Baby Food Injury Lawyers Appointed To Leadership Roles in Autism, ADHD Lawsuits Over Heavy Metal Contamination

Dozens of families have filed baby food injury lawsuits against Gerber, Beech-Nut and other major manufacturers, alleging that children developed ADHD and autism from toxic heavy metals in their products

The U.S. District Judge recently appointed to preside over all federal baby food injury lawsuits has appointed a group of 19 plaintiffs’ lawyers to serve in various leadership positions in the multidistrict litigation (MDL), taking actions that benefit all families pursuing claims for children diagnosed with autism, attention deficit hyperactivity disorder (ADHD) or other developmental problems.

Baby food sold by Gerber, Nurture, Beech-Nut and other major manufacturers have been found in recent years to be widely contaminated with toxic heavy metals, including lead, arsenic, mercury and cadmium, which pose serious health risks for children.

The litigation first emerged in April 2021, after a U.S. Congressional report highlighted internal documents and testing results regarding the baby food heavy metal contamination, finding some products contained more than 91 times the maximum level of arsenic allowed in bottled water; 177 times the allowable levels of lead, 69 times the limits on cadmium, and five times the levels of allowable mercury.

Despite calls from health experts and regulators for manufacturers to entirely remove the contaminants from their products, subsequent testing has found that toxic heavy metals in baby food remain a pervasive problem, with a report published last year finding that popular brands sold by Gerber, Plum Organics, Sprout, Walmart and others still having potentially dangerous levels.

Dozens of families are now pursuing financial compensation for children diagnosed with autism or ADHD, each raising similar allegations that manufacturers played on the parents’ trust that products would be safe, concealing the levels of toxic elements present for years. The lawsuits indicate the defendants knew that if consumers were aware of the high levels of heavy metals in the baby food, they never would have willingly fed the products to their children.


Was your child exposed to toxic baby food?

Toxic baby food sold by Gerber, Beech-Nut and other manufacturers contain dangerous levels of heavy metals, which may be the cause of autism and severe ADHD for children.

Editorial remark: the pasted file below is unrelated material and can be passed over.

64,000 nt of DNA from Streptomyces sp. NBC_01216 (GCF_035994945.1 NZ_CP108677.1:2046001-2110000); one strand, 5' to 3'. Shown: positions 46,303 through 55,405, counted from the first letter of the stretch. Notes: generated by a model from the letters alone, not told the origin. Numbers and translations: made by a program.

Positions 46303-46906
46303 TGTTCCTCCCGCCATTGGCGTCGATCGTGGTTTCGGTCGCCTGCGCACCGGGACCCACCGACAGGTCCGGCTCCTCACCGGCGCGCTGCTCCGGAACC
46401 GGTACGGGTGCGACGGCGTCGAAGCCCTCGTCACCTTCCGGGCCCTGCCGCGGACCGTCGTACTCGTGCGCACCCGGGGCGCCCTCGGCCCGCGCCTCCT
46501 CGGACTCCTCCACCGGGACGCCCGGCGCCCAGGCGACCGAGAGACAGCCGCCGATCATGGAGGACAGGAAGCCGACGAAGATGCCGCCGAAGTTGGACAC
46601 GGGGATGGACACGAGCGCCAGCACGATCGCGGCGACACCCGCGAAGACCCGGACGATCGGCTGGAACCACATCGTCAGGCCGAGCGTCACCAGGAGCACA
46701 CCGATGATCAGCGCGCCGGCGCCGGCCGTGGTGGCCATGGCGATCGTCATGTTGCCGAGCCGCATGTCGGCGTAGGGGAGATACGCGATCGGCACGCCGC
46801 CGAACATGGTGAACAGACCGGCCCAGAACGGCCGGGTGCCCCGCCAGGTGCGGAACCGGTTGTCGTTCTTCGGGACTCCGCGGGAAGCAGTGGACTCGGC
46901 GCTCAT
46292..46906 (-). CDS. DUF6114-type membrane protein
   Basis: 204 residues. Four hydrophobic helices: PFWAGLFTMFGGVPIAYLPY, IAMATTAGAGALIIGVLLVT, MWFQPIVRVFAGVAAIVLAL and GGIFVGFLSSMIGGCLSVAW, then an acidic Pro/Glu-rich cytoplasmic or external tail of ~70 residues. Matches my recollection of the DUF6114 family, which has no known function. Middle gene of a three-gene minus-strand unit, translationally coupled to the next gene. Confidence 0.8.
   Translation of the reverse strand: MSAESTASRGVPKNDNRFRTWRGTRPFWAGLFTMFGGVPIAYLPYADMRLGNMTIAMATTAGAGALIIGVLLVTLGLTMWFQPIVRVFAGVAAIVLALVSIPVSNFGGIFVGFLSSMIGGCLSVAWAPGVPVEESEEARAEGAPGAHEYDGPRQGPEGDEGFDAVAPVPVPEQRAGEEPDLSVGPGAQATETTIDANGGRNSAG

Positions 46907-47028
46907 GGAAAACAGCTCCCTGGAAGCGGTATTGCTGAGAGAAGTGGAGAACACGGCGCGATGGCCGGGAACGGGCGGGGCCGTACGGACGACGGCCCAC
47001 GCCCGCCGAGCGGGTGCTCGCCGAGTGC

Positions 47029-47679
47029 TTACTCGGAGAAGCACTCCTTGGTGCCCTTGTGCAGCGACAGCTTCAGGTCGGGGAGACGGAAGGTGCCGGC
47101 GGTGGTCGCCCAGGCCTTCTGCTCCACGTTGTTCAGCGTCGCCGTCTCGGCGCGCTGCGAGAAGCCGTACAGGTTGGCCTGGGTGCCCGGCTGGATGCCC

Learn More About this Lawsuit See If You Qualify For Compensation

Given common questions of fact and law raised in the complaints, the U.S. Judicial Panel on Multidistrict Litigation (JPML) issued an order last month establishing a federal toxic baby food MDL (multidistrict litigation), which centralized the cases in the Northern District of California before U.S. District Judge Jacqueline Scott Corley.

Baby Food Injury Lawyers Appointed to Leadership Positions

In a pretrial order (PDF) issued on May 16, Judge Corley announced that 19 baby food injury lawyers will serve in leadership positions during the consolidated pretrial proceedings, including two attorneys who will act as co-lead counsel, one serving as plaintiffs’ liaison counsel, and 16 appointed to a Plaintiffs’ Steering Committee.

The lawyers appointed to the leadership positions will be tasked with coordinating status updates for the court, arguing certain pretrial motions, conducting discovery and depositions into common issues that impact all claims, and potentially negotiating a framework for baby food heavy metal injury settlements that may help resolve large numbers of claims. However, each individual plaintiff will still retain their own lawyer to meet various deadlines and establish that they meet the criteria for baby food injury lawsuit payout.

The decision came after an initial status conference in the baby food MDL late last week, during which parties discussed a variety of topics designed to structure the litigation to move forward efficiently.

As part of the coordinated management of the claims, it is expected that Judge Corley will have the parties prepare a series of bellwether cases as early test cases, which will be used to determine how juries may respond to evidence and testimony likely to be repeated in claims throughout the litigation. However, if the parties fail to negotiate baby food toxic metals settlements during the MDL proceedings, each individual claim may later be remanded back to the U.S. District Court where it was originally filed for trial.

The next case management conference is scheduled for June 20.


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